Uber is rubbing its hands in glee. There are taxis everywhere, drivers’ wages are dropping . . . but Uber gets its 25% cut regardless. They don’t have to cover operating costs. The more cars there are on the road, the happier Uber is. Customers have shorter waiting times and are more likely to take a taxi than use public transportation, given the cheaper prices. This in turn reduces the revenues of public transportation providers, which then require more government subsidies to continue operating.
Uber rakes in all taxi ride profits
Let’s talk business for a second. Uber has a smart business model, reflected in the company’s estimated worth of over $70 billion. How did Uber manage to become so profitable in such a precarious industry? Very simple. By sucking all the profits out of the industry. Uber charges its drivers a 25% commission. Its only direct cost is each customer’s credit card transaction. For a $10 ride, Uber generates $2.50 in revenue and pays a direct cost of about 2% on $10, or 20 cents. The gross profit margin is $2.30 or about 92 percent. What’s not to like? How many companies do you know with a gross profit margin of 92 percent? Uber applies the same model in every city without ever investing a dime in the local community. Oh yeah, it’s true that they pay millions of dollars to cover the fines slapped on their drivers . . .
Once customers are hooked and the industry has been damaged and conquered, Uber shows its gratitude by raising prices. Is this the face of innovative capitalism?
Uber plans to eventually do away with drivers
Uber has a Machiavellian scheme that involves replacing its raw material with robots—a dream come true. They penetrate markets by offering taxi drivers an alternative dispatch system. Then they create competition by introducing UberX. But their ultimate goal is to replace all of these slaves with cars that drive themselves, leaving millions of families without an income. They’re quite open about this. Talk about great values.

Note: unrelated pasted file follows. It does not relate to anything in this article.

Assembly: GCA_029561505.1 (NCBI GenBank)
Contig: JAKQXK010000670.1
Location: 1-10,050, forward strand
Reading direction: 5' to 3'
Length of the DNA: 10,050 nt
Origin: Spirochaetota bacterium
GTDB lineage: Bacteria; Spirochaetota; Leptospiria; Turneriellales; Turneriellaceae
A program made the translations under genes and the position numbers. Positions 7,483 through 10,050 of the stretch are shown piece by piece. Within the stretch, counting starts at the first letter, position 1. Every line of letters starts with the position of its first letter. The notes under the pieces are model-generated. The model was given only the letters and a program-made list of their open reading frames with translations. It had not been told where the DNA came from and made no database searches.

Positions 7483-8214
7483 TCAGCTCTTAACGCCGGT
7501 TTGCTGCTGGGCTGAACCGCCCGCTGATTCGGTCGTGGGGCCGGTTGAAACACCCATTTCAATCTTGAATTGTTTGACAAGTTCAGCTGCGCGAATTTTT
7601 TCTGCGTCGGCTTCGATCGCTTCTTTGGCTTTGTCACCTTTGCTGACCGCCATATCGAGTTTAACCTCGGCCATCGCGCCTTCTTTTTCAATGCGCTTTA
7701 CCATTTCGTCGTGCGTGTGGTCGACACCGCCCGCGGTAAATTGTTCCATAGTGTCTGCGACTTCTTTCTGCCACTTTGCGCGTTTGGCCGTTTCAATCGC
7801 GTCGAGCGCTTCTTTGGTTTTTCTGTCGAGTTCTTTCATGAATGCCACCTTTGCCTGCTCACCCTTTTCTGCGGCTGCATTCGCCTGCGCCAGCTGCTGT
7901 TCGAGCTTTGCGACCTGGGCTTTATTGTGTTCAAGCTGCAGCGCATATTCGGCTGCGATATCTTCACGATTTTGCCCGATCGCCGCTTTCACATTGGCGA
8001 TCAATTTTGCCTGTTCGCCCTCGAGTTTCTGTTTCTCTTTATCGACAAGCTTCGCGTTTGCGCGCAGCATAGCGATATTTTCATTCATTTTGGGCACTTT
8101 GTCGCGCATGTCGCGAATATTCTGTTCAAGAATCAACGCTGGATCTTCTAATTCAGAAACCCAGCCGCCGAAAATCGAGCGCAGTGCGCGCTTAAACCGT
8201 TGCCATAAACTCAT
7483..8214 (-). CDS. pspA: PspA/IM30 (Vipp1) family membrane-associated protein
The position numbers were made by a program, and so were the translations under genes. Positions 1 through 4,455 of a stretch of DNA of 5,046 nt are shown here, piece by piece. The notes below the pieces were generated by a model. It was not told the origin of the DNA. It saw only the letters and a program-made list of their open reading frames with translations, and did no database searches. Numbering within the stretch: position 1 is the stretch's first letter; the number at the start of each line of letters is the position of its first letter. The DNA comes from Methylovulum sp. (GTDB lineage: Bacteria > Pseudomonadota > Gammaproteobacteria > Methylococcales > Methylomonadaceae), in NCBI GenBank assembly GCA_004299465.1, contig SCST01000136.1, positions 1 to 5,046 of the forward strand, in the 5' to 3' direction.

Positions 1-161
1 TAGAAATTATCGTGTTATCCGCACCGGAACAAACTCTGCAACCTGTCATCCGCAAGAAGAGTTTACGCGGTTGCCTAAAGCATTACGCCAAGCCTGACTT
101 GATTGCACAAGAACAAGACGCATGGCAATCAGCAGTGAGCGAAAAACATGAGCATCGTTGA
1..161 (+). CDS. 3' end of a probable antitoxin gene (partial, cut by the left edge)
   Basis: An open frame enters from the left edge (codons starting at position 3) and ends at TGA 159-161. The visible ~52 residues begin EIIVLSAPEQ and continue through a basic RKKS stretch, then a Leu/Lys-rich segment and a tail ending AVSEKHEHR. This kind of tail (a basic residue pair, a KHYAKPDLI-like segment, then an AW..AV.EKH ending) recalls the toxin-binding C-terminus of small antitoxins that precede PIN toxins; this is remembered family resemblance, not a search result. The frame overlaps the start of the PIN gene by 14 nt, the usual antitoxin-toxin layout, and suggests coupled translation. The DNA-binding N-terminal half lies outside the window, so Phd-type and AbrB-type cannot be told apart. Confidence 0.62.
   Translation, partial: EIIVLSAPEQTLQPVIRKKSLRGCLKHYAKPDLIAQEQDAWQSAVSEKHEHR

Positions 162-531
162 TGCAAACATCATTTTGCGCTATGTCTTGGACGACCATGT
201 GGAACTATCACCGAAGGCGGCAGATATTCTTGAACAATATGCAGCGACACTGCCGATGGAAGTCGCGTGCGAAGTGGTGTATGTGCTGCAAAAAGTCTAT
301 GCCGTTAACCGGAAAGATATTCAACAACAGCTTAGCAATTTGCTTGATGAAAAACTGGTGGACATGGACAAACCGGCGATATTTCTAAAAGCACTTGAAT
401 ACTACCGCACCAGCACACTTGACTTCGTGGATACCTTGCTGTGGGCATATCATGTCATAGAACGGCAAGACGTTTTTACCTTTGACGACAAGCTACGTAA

Uber’s cynical ad campaign compares your freedom to choose a bottle of wine with choosing a taxi service that is illegal and harmful to our society—whichever way you look at it.
Today you have a choice. You can be part of this war machine whose only goal is to take over major urban markets, one city at a time. Or you can stand up and say no. Say no to this farce that has gone on long enough. Say no by saying yes to an alternative model that is unique in the world. A model that is eco-friendly, social-minded and innovative—created and financed by local businesspeople. A model in which all Quebecers have a stake.
Today you can choose between “I” and “we.”
April 29, 2016
La Presse+ Édition du 18 avril 2016, section AFFAIRES, écran 2
« Nous sommes le groupe le plus impliqué et le plus ambitieux pour électrifier les transports au Québec », dit Alexandre Taillefer. Cette vaste stratégie a été, selon lui, le facteur décisif pour convaincre des acteurs importants de s’impliquer. La Caisse de dépôt et Investissement Québec participent à XPND2, lancé en novembre dernier. Ce fonds a amassé 75 millions pour déployer ce plan. « Ce ne sont pas des subventions, précise-t-il. Ils ont investi de l’argent, aux mêmes conditions que moi. »